Infectious coryza is a well-recognized and commonly encountered upper respiratory tract disease of chickens that is caused by the bacterium Haemophilus paragallinarum. The occurrence of recent outbreaks in North America has emphasized that the disease can be significant in meat chickens as well as layer chickens. In developing countries, coryza is commonly complicated by the presence of a range of other infections, resulting in severe disease and significant economic losses. Unusual forms of the disease, involving arthritis and septicemia, again associated with the presence of other pathogens, have been found in South America. Newly recognized bacteria such as Ornithobacterium rhinotracheale and phenotypic variant forms of both H.
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Haemophilus paragallinarum is the causal agent of infectious coryza, an economically important disease for the poultry industry. This bacterium secreted proteins of 25— kDa during its growth in brain heart infusion, tryptic soy broth, or Luria—Bertani glucose phosphate media, all lacking serum.
Some of these proteins were recognized by sera from chickens experimentally infected with H. A kDa protein was recognized by a serum pool from convalescent-phase pigs naturally infected with Actinobacillus pleuropneumoniae , and also by a rabbit polyclonal serum against Apx I as well as a rabbit serum against Mannheimia haemolytica leukotoxin, suggesting the presence of an RTX-like protein in H.
Infectious coryza IC is an acute respiratory disease of chickens caused by Haemophilus paragallinarum. The potential impact of IC on meat chickens has been emphasized by reports on economically important outbreaks in two regions of the USA [ 2 , 3 ]. Several factors have been associated with the pathogenicity of H. Page serogroup A and C mutants lacking HA are defective in tissue colonization [ 5 ].
The capsule has been associated with colonization, and considered a key factor in the lesions produced by this infection [ 6 ]; it also protects the microorganism against the bactericidal activity of chicken serum [ 7 ].
Crude polysaccharide extracted from H. Secreted antigenic proteins of H. Iritani et al. The heat-stable antigen was constituted by lipopolysaccharide LPS [ 10 ]. Inoculation of specific pathogen-free chickens with the heat-labile antigen protected them against infection with viable H. The characteristics and function of this antigen have not been elucidated yet. In this work, we report the presence of different immunogenic proteins of H.
Since H. Reference H. Soriano [ 11 ], were also used. To obtain the secreted proteins, H. All media were used without serum and supplemented with 0. Purity of the cultures was verified by inoculating samples on TS agar plates, streaked with a feeder culture of S.
After growth, H. Conditioned media were filtered through a 0. Protein concentration was measured by the Bradford method [ 12 ]. Non-inoculated media were processed in the same manner as culture supernatants and used as negative controls.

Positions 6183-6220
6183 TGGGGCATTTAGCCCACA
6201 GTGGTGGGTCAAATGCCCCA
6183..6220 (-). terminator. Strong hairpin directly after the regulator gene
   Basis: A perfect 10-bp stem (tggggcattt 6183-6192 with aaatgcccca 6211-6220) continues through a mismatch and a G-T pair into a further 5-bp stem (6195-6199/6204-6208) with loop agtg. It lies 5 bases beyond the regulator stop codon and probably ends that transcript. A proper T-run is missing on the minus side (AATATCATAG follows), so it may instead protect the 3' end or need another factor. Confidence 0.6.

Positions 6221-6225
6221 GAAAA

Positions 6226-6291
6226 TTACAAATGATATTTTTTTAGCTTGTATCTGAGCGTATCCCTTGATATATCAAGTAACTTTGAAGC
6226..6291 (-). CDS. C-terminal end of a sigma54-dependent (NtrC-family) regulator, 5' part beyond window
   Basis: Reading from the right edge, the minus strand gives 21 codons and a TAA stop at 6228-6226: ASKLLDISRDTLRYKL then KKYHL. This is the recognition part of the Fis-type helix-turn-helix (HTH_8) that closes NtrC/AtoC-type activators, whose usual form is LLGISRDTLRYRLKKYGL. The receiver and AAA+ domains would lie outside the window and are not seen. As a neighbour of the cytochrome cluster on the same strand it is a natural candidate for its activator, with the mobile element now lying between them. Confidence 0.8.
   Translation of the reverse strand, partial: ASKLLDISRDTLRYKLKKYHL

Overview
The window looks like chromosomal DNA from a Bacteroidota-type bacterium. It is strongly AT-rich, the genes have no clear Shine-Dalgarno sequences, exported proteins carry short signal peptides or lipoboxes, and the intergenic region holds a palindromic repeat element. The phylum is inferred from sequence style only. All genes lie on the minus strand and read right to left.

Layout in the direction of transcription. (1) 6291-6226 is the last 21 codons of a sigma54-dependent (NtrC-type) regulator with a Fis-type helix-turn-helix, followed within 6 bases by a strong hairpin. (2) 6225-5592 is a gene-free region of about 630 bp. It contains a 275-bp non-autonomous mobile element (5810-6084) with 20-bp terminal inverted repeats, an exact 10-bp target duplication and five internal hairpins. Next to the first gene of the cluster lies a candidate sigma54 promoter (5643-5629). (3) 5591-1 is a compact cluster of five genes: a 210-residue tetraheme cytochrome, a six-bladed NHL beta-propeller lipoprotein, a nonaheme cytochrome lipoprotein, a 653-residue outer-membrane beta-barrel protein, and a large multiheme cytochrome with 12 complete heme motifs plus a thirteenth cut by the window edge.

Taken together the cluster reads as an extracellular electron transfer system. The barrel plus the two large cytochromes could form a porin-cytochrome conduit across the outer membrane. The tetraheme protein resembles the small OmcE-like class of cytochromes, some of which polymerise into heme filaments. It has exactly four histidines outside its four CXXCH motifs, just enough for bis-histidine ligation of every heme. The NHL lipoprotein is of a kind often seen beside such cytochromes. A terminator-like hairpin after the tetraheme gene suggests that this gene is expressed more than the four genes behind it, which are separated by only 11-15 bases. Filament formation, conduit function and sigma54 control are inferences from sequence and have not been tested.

To obtain sera against H. These birds were obtained at 1 day of age, raised in isolation without vaccination and checked as negative to H. Birds were experimentally infected by infraorbital sinus injection with 0.
Chickens were maintained isolated and bled 10 days after clinical signs of IC were observed. To confirm that these signs were due to H. To obtain polyclonal sera against H. Animals received three boosts using Freund's incomplete adjuvant every 2 weeks. To obtain anti-Apx I polyclonal antibodies, Apx I protein was obtained from Actinobacillus pleuropneumoniae serotype 1 strain BC supernatants as described [ 14 ], checked as hemolysin by rabbit erythrocyte hemolysis, and inoculated into rabbits in the same manner as above.
To detect the immunoreactivity of H. Preimmune chicken and rabbit sera were used as negative controls. Blots were processed as described [ 15 ]. Immune recognition was observed using goat anti-chicken IgG, rabbit anti-pig IgG, or goat anti-rabbit IgG, all of them peroxidase-labeled diluted Reaction was revealed using diaminobenzidine hydrochloride and H 2 O 2.
The kDa secreted protein from H. Proteins were concentrated by precipitation with 2 volumes of cold methanol and resuspended in a minimum volume of 50 mM Tris—HCl buffer, pH 7. Immune recognition of the kDa protein was done as above, using polyclonal serum against the Apx 1 toxin, a serum pool from convalescent-phase pigs suffering from porcine pleuropneumonia, described previously [ 15 ], and polyclonal serum against Mannheimia haemolytica leukotoxin kindly donated by Dr. The kDa protein N-terminal sequence was determined after electroblotting the protein on a polyvinylidene difluoride membrane Bio-Rad.
Although NAD-independent strains have been isolated [ 16 ], H. However, since the serum proteins could hinder the identification of the secreted bacterial proteins involved in IC pathogenesis, the bacterium was grown in media lacking serum. The ability of H. Kinetics of bacterial growth in different culture media.